Close calls on the famed Rock Creek, as it lives up to its name

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Recently we floated a section on Rock Creek, east of Missoula.

Reason was the prolific salmonfly hatch which generally happens in early June.

At one point we floated next to some very high, steep rocky cliffs, casting our over-sized Water Walkers and Cat Pukes right up to the rocks, in hopes of fooling a hungry trout.

It was time to switch rowers so we moved to the other side of the river, secured the raft, and got out of the boat.

omeone spotted a pair of bighorn ewes, high on the cliffs. We watched a few minutes then grabbed a snack.

“Look at that!” I yelled, looking up and seeing a basketball-sized boulder falling through the air, then hitting the water at the same spot we had fished through minutes before!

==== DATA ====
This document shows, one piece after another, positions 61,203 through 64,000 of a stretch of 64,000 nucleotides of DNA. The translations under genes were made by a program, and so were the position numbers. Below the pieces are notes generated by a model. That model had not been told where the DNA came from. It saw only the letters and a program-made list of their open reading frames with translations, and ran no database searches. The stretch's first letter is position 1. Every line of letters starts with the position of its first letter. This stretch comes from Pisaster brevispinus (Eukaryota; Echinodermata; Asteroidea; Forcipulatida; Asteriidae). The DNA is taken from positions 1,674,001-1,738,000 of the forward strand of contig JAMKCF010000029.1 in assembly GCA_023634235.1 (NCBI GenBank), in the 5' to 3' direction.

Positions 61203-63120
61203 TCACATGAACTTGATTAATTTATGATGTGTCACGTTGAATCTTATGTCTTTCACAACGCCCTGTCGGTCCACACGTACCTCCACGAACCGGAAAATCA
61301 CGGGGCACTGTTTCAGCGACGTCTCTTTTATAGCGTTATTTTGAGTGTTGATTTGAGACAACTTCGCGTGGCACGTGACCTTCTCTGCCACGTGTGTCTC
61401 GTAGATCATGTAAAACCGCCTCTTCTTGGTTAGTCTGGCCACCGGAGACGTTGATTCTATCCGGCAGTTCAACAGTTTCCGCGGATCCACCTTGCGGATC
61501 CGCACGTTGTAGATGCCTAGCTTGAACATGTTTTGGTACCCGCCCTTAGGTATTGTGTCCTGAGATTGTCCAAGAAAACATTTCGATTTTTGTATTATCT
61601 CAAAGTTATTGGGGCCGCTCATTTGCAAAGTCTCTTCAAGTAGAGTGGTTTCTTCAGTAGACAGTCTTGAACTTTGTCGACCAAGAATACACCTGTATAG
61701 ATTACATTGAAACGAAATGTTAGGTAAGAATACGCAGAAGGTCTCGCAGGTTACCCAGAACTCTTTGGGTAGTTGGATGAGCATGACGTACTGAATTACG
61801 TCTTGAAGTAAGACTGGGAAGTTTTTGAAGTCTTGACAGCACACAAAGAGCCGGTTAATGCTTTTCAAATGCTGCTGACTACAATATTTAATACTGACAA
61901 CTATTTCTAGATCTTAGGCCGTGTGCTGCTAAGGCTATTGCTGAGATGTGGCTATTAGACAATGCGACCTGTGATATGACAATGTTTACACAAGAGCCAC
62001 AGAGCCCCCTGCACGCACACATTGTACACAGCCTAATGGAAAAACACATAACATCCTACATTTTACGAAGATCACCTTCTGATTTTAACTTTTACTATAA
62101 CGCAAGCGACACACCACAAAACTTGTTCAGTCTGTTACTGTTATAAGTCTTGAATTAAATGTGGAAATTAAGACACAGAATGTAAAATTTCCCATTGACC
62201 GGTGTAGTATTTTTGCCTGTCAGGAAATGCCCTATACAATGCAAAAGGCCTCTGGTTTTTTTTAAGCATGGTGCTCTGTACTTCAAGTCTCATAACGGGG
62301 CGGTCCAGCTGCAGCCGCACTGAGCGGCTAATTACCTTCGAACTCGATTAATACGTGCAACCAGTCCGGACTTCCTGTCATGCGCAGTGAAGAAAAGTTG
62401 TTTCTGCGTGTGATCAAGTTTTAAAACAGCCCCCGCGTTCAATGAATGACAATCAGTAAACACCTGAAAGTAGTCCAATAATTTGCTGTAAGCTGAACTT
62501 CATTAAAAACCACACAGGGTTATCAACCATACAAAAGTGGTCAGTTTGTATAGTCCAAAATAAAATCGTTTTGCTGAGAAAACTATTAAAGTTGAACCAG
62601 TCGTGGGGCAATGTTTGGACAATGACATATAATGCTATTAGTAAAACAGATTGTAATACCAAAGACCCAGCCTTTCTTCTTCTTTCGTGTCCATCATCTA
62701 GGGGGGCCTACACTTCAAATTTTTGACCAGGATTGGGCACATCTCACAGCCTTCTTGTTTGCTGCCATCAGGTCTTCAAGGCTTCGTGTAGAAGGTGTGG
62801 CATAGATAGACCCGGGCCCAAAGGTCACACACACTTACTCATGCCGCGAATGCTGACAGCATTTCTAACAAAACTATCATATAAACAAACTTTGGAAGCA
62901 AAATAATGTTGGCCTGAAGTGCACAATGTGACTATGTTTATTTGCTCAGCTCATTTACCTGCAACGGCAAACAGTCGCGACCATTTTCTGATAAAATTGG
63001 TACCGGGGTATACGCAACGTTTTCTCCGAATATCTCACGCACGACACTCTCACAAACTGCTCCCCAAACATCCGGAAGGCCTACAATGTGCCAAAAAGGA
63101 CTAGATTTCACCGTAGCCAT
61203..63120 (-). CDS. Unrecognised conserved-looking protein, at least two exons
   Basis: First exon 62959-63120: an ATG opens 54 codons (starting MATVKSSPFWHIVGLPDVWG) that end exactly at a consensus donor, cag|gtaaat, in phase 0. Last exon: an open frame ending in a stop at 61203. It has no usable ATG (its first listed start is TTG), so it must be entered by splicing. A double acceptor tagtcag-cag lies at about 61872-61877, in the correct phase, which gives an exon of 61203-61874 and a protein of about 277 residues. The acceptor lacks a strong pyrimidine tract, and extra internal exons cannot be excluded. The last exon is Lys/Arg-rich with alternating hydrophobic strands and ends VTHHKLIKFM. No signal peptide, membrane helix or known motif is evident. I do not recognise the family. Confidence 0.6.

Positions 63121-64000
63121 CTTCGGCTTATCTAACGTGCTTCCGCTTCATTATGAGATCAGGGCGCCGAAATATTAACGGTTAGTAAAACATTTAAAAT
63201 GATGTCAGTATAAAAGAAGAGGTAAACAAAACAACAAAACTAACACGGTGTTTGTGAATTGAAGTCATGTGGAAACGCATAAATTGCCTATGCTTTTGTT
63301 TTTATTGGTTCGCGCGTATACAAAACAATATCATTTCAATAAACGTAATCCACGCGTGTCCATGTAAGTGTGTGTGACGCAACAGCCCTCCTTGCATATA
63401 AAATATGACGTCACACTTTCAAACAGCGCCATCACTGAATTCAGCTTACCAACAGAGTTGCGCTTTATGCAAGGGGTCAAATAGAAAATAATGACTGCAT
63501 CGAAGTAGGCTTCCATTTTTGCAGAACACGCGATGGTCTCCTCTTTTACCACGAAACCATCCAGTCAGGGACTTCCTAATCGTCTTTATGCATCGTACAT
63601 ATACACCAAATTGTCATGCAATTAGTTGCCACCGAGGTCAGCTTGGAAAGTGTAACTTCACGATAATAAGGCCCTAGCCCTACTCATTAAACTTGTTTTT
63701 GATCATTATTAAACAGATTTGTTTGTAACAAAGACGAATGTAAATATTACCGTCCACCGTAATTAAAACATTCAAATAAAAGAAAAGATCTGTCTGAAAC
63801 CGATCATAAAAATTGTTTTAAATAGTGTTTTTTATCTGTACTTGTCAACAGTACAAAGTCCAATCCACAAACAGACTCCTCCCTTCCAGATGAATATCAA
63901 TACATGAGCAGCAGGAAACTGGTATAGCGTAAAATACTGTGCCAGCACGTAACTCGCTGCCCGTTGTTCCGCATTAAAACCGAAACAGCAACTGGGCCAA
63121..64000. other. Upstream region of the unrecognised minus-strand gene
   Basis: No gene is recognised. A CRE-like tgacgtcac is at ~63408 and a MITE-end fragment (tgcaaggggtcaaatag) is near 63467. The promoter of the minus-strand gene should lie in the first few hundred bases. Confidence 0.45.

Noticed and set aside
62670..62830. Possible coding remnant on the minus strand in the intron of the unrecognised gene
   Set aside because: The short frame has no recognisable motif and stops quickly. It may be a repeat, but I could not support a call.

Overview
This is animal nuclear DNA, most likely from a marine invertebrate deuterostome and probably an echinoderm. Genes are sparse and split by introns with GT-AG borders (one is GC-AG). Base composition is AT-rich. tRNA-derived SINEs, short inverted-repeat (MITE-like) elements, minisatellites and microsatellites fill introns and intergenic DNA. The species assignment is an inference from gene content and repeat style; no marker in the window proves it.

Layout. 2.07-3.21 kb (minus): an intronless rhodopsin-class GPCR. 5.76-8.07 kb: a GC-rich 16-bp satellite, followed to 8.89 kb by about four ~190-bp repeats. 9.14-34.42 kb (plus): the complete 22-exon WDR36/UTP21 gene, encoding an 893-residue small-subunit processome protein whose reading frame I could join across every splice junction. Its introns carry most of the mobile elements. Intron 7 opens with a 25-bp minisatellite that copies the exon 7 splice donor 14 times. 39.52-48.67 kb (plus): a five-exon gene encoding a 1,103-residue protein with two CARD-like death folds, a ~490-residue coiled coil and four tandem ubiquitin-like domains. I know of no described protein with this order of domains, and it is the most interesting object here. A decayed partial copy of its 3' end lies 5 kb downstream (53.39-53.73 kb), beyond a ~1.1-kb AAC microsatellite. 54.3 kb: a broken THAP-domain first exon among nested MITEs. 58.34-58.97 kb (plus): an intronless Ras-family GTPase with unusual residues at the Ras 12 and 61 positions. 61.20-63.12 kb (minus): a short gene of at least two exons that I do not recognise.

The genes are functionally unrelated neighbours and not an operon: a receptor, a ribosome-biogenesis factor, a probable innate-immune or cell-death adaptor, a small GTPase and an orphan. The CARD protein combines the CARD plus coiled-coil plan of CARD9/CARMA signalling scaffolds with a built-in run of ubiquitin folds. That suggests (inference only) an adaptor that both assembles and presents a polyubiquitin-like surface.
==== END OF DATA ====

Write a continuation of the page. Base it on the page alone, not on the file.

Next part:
I don’t know if those sheep were sending us a message, but I do know if that boulder had hit the raft, this story would end differently.

Over the years, we’ve “been lucky” more than once on Rock Creek.

One time, my son and I were planning to float in personal pontoons and we had stopped more than one vehicle asking about potential hazards.

None noted, our float went fine until we rounded a sharp bend and found trees across the entire river.

My tube got stuck on top of a log and my son’s also got wedged. Being patient, we managed to free both tubes losing only one flipper.

Two years ago, within a couple hundred yards of dropping a Yeti cooler onto my fly rod, we found another raft, punctured and hung up on a sweeper.

Graciously, those fishermen helped us over the logs, then were faced with either repairing the raft or carrying the pieces back to the road.

Last year’s plans to float Rock Creek were thwarted when a 3-inch rainfall raised the river so high you couldn’t float under the bridges.

This trip we found an abandoned raft bobbing midstream.

The rock episode taught us not all threats to safety are at water level.

Gotta stay alert!

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